4. What are the first words I should learn in Spanish?
Saying hello and goodbye in the language you are learning is a must
The first words you should learn in any language are Hello, Thank you, Please, and Sorry (hola, gracias, por favor y perdón). Then, if you have little time before your backpacking trip in Latin America, prioritize topics such as; accommodation, food, cab, greetings, and prices and you could even add an additional one in case of emergencies, such as hospital or police. But in general, with those five topics, you will be able to move around in a country without too many problems.
My recommendation as a Spanish teacher is to learn the essentials to communicate in each of these situations and practice them before you leave, so you won’t have big problems when you find yourself in a real situation, check here the 100 words that I consider essential to take your first steps in Spanish.
5. Is Chilean Spanish the hardest to understand?
As easy or as difficult as any other language, just depends on you.
Many people say that the most difficult Spanish to understand in Latin America is Chilean, because it has a lot of chilenísmos and because we tend to speak fast. They are probably right, but from my point of view, Chilean Spanish is not as fast as other variants of Spanish. What happens is that we shorten words a lot, we don’t pronounce some “s” at the end, and in the endings -ado and -ido (participle) we often eliminate the “d”. It is more a matter of pronunciation than speed.
Here are some examples to help you understand.
Cutting words is very similar to what happens in English when we say wanna (want to) or gotta (have got to). In Chilean Spanish, we also do it with some words.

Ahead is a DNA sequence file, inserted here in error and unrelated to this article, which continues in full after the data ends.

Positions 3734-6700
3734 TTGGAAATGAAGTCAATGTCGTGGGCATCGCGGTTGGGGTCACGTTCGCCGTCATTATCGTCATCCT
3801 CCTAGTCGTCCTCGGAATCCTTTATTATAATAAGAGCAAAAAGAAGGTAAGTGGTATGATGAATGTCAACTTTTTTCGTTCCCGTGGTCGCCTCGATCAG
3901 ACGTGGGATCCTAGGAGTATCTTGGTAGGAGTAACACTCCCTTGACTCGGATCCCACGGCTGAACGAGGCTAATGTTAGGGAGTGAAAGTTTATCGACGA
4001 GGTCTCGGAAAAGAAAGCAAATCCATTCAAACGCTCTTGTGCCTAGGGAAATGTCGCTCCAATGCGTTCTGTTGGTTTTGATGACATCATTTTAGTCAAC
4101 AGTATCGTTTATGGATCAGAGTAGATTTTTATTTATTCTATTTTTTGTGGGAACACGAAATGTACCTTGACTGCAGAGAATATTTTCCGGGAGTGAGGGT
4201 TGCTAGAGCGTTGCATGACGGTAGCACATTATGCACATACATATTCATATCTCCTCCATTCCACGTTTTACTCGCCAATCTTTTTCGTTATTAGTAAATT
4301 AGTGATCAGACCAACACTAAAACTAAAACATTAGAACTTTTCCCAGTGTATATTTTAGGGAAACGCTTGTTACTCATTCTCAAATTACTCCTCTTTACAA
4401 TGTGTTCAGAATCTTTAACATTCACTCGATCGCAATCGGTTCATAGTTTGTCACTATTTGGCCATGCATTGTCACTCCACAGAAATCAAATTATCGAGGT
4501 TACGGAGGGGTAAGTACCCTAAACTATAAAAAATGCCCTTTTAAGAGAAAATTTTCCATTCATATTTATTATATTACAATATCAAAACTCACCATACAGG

For example in these sentences
El colegio no tiene dinero para nada… nada.
El niño está muy callado (the boy is very quiet).
Los alumnos no quieren llevar uniforme (the students don’t want to wear a uniform).
This would be like:
El colegio no tiene dinero pa´ na´… na´.
El niño está muy calla´o
Loh alumnoh no quieren llevar uniforme
Apart from the pronunciation, it is always good to learn some Chilenísmos and expressions as in all Latin American countries. Personally, I don’t think these differences make this variation the most difficult to learn.
6. Can I find a job in Chile if I don’t know Spanish?
Of course, you can but I don’t recommend it and here I explain the reason why.
It is very possible to look for a job in your country to work in Chile, pass the selection process, apply for a visa, and even if you don’t know a word of Spanish, you will get a work visa. In Chile, it is not necessary to know Spanish to get a work visa. That is why many foreigners come to work in Chile (with an approved work visa) and without knowing any Spanish.
The national laws should change and as in other countries, people applying for a visa or residency should also take at least a language test. But currently and with the information I have, it is not an excluding requirement.
However, I do not recommend you to come to Chile without knowing any Spanish, it will be frustrating to realize that when you try to talk to people, you will not be able to do it, and learning Spanish will take you at least a few months.
So always be informed, be prepared and ask as many questions as you can.
If you have any further questions about Latin America or Chilean Spanish I will be happy to help you in any way I can. Write me in the comments.
I’ll see you in the next post!